Helen and the Grandbees by Alex Morrall was published by Legend Press on 20 October 2020.
Alex kindly answered a few of my questions.
1. Tell us a little about Helen and the Grandbees.
Helen has had a past trauma that changes how she relates to situations, so she lives a very isolated life until her daughter, adopted as a baby returns to her life 20 years later.
Helen is thrilled, but her daughter, her ‘bee’ wants to know her grandparents, her heritage and why she’s mixed race, but all of these things relate to secrets Helen can’t face. Her bee creates chaos trying to uncover the truth, and in her own search for an identity pursues relationship after relationship until Helen has to step in to rescue her grandbees.
2. What inspired the book?
It’s inspired by my voluntary work in south east London where I have encountered people in very impoverished situations, usually because of situations life has dealt them, through no fault of their own. Having heard their stories, your heart just goes out to them, and you understand why on the face of things they might not appear to help themselves. I now find it hard to see any character on the street who looks unusually intimidated or sad or even odd, not to think of how they came to be that way.
But I also wanted to show hope and redemption, because I discovered the value and love people can show despite these problems. Just because something terrible disadvantaged you, even something you will always have to battle against, it doesn’t mean there can’t be joy in your life. I tend to be intellectually-inclined in my interests, but have spent time with people who have so much in their lives to give that have nothing to do with academia, career or money.
3. Are you a plan, plan, plan writer or do you sit down and see where the words take you?
I’m a brew brew brew writer. I’m brewing ideas that I only casually think of putting in a novel and then they seem to come to fruition in the writing. I knew very little about Helen’s story until I started typing away, other than the ending and some of her bee’s relationships.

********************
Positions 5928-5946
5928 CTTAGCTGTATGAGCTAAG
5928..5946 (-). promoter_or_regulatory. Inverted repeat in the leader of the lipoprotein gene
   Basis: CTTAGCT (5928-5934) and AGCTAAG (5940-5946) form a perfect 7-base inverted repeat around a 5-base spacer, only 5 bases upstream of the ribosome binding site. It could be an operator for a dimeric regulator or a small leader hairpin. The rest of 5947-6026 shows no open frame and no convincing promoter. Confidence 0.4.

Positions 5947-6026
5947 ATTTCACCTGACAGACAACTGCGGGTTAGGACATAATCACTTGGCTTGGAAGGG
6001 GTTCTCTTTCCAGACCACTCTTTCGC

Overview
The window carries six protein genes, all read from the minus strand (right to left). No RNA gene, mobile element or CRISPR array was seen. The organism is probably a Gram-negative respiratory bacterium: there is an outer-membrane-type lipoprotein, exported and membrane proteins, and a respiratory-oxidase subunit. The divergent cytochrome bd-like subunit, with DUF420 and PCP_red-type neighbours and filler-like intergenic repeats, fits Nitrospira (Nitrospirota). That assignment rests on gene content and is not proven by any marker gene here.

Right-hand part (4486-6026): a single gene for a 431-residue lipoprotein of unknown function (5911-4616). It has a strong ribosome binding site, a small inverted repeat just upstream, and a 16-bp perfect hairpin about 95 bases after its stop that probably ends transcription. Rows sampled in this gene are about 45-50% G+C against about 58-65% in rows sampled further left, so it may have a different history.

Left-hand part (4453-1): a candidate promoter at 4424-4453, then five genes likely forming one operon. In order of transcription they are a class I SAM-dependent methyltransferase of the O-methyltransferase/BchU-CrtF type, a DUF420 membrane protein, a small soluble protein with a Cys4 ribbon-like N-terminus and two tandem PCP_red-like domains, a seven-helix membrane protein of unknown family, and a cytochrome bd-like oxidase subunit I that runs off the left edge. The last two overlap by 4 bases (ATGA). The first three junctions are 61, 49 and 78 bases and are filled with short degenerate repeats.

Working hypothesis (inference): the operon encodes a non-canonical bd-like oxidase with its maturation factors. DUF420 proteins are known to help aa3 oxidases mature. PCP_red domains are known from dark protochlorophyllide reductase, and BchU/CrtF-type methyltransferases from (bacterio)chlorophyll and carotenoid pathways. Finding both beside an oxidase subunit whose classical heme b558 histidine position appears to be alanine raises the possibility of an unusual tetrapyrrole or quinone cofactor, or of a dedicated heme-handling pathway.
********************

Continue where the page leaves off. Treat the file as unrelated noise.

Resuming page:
4. Having been through the publishing process, is there anything about the process of creating a novel that surprised you?
It takes forever. Every step of the way, no matter what timings you have been told to expect, be it waiting to hear back from agents, or from signing a deal to publication… triple it! A fellow writer who was writing her debut novel at the same time as me decided to go down the indie route and had published four novels before Helen and the Grandbees was released.
5. What do you do when you aren’t writing? What do you do to relax and get away from it all?
I love cycling and swimming. That makes me sound like a fitness fanatic, but I’m really not. I actually have to do these first thing in the morning otherwise the writing seems to set me off in some other world I can’t snap out of. I also love cooking… and umm… eating!
6. If you could only read one book for the rest of your life which book would it be?
Probably Middlemarch by George Elliot. All those well drawn and authentic characters, and mismatches of intention. It’s a really amazing feat to have drawn that story together so convincingly and at the same time it’s totally unputdownable.
7. I like to end my Q&As with the same question so here we go. During all the Q&As and interviews you’ve done what question have you not been asked that you wish had been asked – and what’s the answer?
This is an unusually hard question! I am going to say, it’s “What TV shows were in front of you as you typed away?”
And the answer is: Hinterland, which I think inspired the moody opening of my early chapters, and Montelbano, which (as I speak no Italian) meant I had no idea what was going on in each episode because I couldn’t type and read the subtitles. But there was some lovely Sicilian scenery.
About the Book
Twenty years ago, Helen is forced to give up her newborn baby, Lily. Now living alone in her small flat, there is a knock at the door and her bee, her Lily, is standing in front of her.
Reuniting means the world to them both, but Lily has questions. Lots of them. Questions that Helen is unwilling to answer. In turn Helen watches helplessly as her headstrong daughter launches from relationship to relationship, from kind Andrew, the father of her daughter, to violent Kingsley who fathers her son.
When it’s clear her grandbees are in danger, tangled up in her daughter’s damaging relationship, Helen must find the courage to step in, confronting the fears that haunt her the most.
Told in Helen’s quirky voice Helen and the Grandbees addresses matters of identity, race and mental illness.